Executive Compensation and Oil Sands Risk Mitigation: You Get What You Pay For
Vancouver, BC — January 18, 2011 – As some of Canada’s biggest companies face a ‘say on pay’ advisory vote for the first time at their 2011 annual general meetings, oil sands companies are doing a poor job of disclosing to investors how they use executive compensation to stimulate action on mitigating the environmental, social and governance (ESG) risks that threaten long-term company value.
This is one of the conclusions reached by ESG Services, working on behalf of Ethical Funds investors at NEI Investments. The team has been researching how Canadian companies link compensation to ESG risk management performance indicators in sectors that are highly-exposed to such risks - especially oil and gas.
"When it comes to risk mitigation, you get what you pay for,” says Robert Walker, Vice President of ESG Services at NEI Investments. “For example, oil sands production creates a range of social and environmental impacts that can generate long-term risk for investors. Companies need to address those impacts – and a sure-fire way to make that happen is to ensure that executive compensation packages integrate the right ESG performance indicators. Based on the companies’ public disclosure to shareholders, that’s not happening right now," said Walker.
The ESG Services analysis found that most oil sands operators made only boilerplate reference to linking top executive pay to ESG risk indicators – or no reference at all. None of the companies tied long-term compensation to environmental and social performance. Highlights of this research appear in a new publication, Oil Sands Update: Reducing Investor Risk Through Engagement, which follows up on ESG Services’ major oil sands benchmarking report Lines In The Sands, published in 2009.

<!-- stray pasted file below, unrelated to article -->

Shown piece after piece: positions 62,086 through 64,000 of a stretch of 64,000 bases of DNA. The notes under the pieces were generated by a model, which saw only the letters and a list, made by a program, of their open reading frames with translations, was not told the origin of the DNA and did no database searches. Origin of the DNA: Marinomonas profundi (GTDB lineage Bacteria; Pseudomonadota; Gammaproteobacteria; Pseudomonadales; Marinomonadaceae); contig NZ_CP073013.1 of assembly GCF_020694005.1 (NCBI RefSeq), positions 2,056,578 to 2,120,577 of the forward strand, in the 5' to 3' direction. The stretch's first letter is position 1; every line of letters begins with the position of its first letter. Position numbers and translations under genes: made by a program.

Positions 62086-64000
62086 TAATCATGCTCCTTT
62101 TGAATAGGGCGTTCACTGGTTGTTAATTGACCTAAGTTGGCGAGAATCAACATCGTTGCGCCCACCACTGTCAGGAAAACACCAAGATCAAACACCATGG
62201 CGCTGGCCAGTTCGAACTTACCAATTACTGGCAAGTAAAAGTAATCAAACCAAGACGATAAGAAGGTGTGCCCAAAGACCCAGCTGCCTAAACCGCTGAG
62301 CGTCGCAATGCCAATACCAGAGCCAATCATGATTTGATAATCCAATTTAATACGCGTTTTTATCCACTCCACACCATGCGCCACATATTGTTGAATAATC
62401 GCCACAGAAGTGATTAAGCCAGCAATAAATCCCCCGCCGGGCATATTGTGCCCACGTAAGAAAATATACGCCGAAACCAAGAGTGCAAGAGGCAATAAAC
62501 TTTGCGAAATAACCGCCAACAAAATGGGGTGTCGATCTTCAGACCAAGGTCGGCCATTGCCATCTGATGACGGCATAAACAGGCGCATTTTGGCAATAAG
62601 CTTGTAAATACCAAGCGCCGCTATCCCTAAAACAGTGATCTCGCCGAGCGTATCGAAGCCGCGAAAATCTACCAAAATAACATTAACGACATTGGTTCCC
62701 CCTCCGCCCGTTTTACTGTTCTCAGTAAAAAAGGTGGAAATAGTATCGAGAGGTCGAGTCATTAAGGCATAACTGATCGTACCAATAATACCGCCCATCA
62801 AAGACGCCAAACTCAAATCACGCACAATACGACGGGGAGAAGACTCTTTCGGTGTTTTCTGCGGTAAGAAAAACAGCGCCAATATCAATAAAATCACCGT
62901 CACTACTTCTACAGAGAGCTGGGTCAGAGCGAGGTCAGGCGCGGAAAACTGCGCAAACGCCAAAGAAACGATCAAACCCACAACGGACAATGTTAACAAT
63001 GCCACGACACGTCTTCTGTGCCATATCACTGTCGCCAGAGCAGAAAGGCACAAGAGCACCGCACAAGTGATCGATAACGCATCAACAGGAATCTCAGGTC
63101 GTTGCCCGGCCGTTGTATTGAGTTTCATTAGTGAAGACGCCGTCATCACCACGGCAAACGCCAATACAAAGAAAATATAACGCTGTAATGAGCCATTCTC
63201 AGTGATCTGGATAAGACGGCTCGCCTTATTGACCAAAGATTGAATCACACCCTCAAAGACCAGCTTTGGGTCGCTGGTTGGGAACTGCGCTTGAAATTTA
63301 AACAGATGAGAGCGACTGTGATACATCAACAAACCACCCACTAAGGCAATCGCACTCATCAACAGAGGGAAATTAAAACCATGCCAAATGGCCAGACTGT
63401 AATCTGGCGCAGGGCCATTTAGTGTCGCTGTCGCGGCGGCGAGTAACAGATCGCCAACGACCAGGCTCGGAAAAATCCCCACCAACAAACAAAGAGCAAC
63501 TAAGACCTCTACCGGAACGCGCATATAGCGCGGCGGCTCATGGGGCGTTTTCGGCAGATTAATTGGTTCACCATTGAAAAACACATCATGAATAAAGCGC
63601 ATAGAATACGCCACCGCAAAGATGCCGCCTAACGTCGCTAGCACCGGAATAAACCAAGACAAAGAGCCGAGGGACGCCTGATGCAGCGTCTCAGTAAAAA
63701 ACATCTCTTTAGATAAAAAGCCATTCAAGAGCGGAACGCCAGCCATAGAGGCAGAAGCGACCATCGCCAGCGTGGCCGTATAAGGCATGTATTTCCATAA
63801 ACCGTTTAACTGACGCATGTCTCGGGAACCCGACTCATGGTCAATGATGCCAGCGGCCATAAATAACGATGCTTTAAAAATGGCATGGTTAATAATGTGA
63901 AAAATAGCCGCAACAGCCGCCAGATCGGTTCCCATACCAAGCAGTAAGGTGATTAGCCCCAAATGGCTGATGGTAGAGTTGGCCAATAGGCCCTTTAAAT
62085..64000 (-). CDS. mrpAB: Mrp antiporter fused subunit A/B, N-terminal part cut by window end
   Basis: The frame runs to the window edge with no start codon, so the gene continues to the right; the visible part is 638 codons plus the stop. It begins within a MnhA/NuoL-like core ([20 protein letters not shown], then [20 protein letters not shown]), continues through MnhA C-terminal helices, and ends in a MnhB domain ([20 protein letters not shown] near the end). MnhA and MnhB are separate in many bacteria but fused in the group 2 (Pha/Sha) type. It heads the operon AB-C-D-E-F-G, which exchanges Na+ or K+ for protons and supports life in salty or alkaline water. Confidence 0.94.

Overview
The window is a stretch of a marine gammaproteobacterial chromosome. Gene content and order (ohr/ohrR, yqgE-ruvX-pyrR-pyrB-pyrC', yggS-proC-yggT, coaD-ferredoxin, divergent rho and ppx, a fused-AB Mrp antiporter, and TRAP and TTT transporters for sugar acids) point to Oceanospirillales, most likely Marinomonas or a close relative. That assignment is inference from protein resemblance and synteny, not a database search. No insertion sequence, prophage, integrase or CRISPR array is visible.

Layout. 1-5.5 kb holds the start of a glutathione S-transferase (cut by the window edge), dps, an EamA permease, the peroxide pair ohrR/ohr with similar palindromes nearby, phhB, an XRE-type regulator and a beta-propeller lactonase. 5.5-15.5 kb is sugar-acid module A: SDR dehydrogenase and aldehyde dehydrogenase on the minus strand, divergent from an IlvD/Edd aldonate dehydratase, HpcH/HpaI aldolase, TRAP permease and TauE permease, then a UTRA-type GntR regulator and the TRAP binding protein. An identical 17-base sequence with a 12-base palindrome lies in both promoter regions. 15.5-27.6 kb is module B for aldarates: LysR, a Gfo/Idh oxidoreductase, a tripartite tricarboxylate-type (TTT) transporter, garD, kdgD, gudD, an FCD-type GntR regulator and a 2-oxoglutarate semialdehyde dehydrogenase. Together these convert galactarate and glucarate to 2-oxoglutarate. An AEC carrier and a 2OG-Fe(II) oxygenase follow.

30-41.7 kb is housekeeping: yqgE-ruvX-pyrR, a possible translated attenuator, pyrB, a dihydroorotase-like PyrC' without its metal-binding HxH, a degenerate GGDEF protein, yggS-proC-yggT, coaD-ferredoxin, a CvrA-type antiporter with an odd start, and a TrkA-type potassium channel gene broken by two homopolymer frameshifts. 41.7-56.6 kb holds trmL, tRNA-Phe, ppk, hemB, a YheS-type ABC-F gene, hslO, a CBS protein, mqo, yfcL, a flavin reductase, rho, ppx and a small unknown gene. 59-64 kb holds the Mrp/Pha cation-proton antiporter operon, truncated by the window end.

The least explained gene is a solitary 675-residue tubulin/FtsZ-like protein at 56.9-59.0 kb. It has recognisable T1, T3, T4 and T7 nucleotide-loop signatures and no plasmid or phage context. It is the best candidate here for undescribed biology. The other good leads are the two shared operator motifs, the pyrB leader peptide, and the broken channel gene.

"We welcome ‘say on pay’, but it’s not a silver bullet,” added Jennifer Coulson, Manager of Corporate Engagement for ESG Services. “To make informed use of the vote, shareholders should determine whether or not a company’s compensation framework is encouraging executives to build long-term sustainable value.”
Linkage of compensation to ESG risk mitigation is one of the priorities for Ethical Funds’ 2011 corporate engagement Focus List which targets 52 companies for intensive dialogue on ESG issues. ESG Services is engaging the boards of nine oil and gas companies on executive compensation issues.
“Engaging individual companies is highly effective – but to change all companies at once, you need to change the rules," said Michelle de Cordova, Manager of Public Policy and Research for ESG Services. "That’s why we are also asking the Canadian Securities Administrators (CSA) to highlight ESG performance indicators in compensation disclosure requirements for public companies.” When the CSA reviewed executive compensation disclosure in 2009, it found significant issues relating to performance goals, including the absence of objective measures and the use of unspecified board “discretion” as justification for compensation paid. The CSA is now conducting a consultation on proposed amendments to compensation disclosure.
Walker adds: “We are working to ensure that the compensation regimes of the companies in our funds are aligned with corporate strategy and risk management priorities, using the different tools available to us as responsible investors. The idea that the attitude of management and employees to risk might be guided by the way that they are rewarded may seem like a no-brainer – but experience shows that companies are still not acting on it.”
Download Oil Sands Update: Reducing Investor Risk Through Engagement from
About NEI Investments
NEI Investments is owned 50% by the Provincial Credit Union Centrals and 50% by Desjardins Group, and offers a wide range of conventional and corporate class funds from Northwest Funds and the largest responsible investing funds family in Canada from Ethical Funds. NEI Investments currently has over $4.8 billion in assets under management. NEI Investments’ ESG Services advises Ethical Funds and other institutional investors with regard to ESG risk mitigation.
NEI Investments has offices in Toronto, Vancouver and Montreal. ESG Services is located in the Vancouver office.
Vice President, ESG Services